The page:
Monday, February 12

Samsara Review

The symmetry. A concept that for thousands of years has been linked to the human, being in buildings, paintings, through the symbolism of some tribes. It's something magical that you have surely experienced since you were a child when you cut paper, and that little by little you have gone deeply into this beautiful hobby that you have. Many puzzle games give a good account of this, and the most current example that comes to mind right now is The Witness, with specific sections based on symmetry. The title that today occupies me, Samsara, takes the inspiration and the bases of the symmetrical factor, going up a step more, offering some puzzles that seem simple at first sight, but that turn out to be complex and challenging at the most advanced levels. We will see if everyone is prepared for the challenge proposed by the Marked Limited study.


Samsara has it's virtues, but it also has it's flaws. You will have to complete a total of 9 worlds, each consisting of several phases up to a total of 70. I have missed at the end of each world some "special" scenario, or something like a final boss. But without any kind of problem, the game can be finished in about 2 or 3 hours, something that doesn't favor it much


Forget stories, plot threads or rantings of the protagonist. Here you have come to solve puzzles and it is what you will do from the initial moments in the tutorial of the game. On this occasion, you will be introduced to a boy named Zee, who because of chasing an affable bunny, will enter a portal to another dimension like Alice in Wonderland. This new dimension has it's particularities, and is that below the young protagonist, there will be a reflection, a virtual superposition of what lived by Zee that you should use in your favor to complete the subsequent phases. The symmetry in pure state, but with exceptions.

Going from point A to point B can be a matter of meters, but completing it and crossing the portal to the exit will not be an easy task. Zee will not be able to jump, nor will he be able to lower a platform even though he is half a foot from the ground, but he will have to use some mystical blocks that allow him to descend through some stairs if you position them correctly. The problem comes precisely in it's placement, since you will not always have the sense of the correct block, and although you can rotate it, you will not get the desired direction unless you use the parallel dimension: the reflection that you have under your feet that I mentioned earlier.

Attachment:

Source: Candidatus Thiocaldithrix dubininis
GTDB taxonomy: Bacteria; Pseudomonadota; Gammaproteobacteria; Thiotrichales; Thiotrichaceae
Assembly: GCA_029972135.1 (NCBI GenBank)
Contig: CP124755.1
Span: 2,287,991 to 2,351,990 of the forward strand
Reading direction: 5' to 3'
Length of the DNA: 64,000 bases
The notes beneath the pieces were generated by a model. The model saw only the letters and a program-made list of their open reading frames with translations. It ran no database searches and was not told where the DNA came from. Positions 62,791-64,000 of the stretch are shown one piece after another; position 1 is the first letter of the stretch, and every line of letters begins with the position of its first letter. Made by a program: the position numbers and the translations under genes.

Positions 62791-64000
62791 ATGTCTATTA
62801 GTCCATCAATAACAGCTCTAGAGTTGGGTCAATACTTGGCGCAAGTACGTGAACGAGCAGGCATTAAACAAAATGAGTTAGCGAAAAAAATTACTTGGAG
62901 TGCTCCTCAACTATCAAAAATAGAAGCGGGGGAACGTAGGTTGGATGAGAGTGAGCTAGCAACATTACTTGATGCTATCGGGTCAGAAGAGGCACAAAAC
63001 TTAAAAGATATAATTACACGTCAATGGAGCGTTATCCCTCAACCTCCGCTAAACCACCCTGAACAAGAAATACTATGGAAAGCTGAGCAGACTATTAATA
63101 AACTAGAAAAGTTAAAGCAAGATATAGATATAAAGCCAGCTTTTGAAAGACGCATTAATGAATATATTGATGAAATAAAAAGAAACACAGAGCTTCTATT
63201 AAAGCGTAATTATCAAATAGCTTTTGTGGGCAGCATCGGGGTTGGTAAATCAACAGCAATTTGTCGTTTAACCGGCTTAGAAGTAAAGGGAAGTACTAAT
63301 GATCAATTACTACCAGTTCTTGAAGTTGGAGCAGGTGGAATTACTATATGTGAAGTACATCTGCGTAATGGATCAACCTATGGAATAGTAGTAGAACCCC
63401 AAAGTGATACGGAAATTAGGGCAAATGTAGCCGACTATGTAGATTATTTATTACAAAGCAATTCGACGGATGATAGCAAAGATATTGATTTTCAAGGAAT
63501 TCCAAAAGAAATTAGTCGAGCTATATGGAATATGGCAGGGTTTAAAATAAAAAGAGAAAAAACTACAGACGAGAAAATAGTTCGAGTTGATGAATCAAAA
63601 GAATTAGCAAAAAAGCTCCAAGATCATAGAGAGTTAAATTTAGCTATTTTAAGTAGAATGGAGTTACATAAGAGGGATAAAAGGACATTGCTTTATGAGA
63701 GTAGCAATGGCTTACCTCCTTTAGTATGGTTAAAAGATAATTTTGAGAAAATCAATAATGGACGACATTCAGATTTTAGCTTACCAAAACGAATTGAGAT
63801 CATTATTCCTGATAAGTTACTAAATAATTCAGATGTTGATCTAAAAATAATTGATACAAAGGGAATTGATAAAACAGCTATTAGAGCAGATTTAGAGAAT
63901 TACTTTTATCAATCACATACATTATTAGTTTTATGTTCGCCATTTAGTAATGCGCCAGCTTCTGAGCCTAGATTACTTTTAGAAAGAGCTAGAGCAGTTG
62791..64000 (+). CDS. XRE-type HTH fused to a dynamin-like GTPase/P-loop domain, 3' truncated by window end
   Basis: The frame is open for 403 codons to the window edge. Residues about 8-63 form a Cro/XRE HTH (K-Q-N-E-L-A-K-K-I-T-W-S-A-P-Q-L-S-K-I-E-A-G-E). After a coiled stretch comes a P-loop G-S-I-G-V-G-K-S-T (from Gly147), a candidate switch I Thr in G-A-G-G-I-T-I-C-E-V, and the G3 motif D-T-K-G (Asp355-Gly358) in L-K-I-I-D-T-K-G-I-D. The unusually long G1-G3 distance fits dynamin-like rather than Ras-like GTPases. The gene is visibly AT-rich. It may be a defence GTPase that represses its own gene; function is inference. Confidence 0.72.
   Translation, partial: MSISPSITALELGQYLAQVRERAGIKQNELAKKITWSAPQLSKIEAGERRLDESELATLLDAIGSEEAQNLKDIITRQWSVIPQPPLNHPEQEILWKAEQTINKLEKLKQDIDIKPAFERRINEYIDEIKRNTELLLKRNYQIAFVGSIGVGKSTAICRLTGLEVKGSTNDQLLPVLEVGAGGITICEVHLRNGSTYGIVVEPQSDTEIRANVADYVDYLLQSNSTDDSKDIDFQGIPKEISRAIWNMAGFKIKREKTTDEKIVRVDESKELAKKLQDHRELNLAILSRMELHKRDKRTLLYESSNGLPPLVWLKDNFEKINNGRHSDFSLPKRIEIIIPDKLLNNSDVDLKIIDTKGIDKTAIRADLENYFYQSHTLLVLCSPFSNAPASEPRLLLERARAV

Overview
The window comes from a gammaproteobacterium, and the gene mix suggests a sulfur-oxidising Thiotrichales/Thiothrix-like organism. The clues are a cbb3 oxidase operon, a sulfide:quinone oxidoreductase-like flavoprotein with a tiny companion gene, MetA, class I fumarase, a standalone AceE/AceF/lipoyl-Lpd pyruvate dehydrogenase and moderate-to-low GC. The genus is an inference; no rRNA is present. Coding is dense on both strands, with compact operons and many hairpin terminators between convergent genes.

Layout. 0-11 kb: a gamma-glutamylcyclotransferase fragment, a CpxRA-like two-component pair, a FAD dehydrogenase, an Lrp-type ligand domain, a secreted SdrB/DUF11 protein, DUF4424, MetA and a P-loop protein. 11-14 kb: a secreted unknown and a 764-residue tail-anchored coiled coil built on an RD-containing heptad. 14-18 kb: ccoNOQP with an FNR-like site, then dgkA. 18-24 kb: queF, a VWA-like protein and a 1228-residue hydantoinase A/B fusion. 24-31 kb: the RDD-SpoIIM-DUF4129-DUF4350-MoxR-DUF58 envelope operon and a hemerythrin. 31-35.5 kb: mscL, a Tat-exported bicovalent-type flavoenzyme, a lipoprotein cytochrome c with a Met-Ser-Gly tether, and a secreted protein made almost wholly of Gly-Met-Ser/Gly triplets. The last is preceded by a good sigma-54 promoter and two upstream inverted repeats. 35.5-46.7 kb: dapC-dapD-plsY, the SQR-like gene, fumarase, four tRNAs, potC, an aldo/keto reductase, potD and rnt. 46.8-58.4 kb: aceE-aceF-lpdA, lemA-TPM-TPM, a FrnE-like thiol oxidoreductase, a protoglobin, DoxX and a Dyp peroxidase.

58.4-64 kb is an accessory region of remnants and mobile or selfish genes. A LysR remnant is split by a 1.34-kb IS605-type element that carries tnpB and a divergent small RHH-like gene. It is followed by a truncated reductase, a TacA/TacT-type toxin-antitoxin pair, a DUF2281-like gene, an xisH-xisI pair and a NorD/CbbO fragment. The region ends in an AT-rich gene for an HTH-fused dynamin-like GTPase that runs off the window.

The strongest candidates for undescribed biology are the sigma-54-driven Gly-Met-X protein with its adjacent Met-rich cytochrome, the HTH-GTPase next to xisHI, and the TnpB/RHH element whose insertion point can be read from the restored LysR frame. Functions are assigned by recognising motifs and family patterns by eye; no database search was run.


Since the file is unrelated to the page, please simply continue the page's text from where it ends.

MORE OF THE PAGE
One of the biggest funny things about Samsara, is that both dimensions don't share the same form, but each dimension has a different composition on one side that alter the behavior of the other, which will force you to think very well how to distribute the limited number of pieces you have available. In addition, as you complete the levels, everything will get a little more complicated, adding difficulties such as vines that will break once you walk through them, teleports or a dark symmetrical double to which you should also help to complete the level. At first you may have a strange feeling that you can "scratch" little of this type of proposal, but I see that, respecting the playable base, you will have many different challenges.

I don't want to cheat you: despite the staging so witty, Samsara is still a simple puzzle game, and that is accused in the reiteration of mechanics despite the progressive increase in difficulty and variation of challenges mentioned above. You will only control the mystical blocks available for their placement, taking into account factors such as their weight or the same severity of the built building. Zee will not handle it directly, but once you finish the possible path that reaches the goal, press the X button and the character will start to walk automatically. Some mechanics that have managed to solve well in Xbox One, but that are enjoyed more on PC, thanks to the use of the mouse and ease of adding or removing parts. Luckily, the title is part of the Xbox Play Anywhere service, so you will automatically receive the PC version once you have purchased the product.

Graphics & Design

Graphically, you will find the title a bit below what the Marker Limited study could offer. Not because the animations are bad, or that Zee is badly designed, but because of the feeling of repetition that you will have due to the scenarios and the similarity of phases. The background at all levels will be very similar, giving the feeling that you never advance to a specific purpose, and this (along with the lack of something shocking as some kind of final boss) makes Samsara lose points when trying to overcome a phase to see how is the next.

Unfortunately, the sound section follows the same course. With hardly any texts, no voices, no music. Only the song of some occasional bird that stays loose, very loose, even if it's an independent title. Any melody of accompaniment, tenuous and relaxed would have sat like a glove to the game.


If you want a game of puzzles based on symmetry, Samsara is your game. At first sight, it may be too repetitive (and in maps, it is), but at a playable level the title will make things much more difficult to become a challenge. Suitable for those who want some peace between so much frenzied title.

*Game was provided for this review


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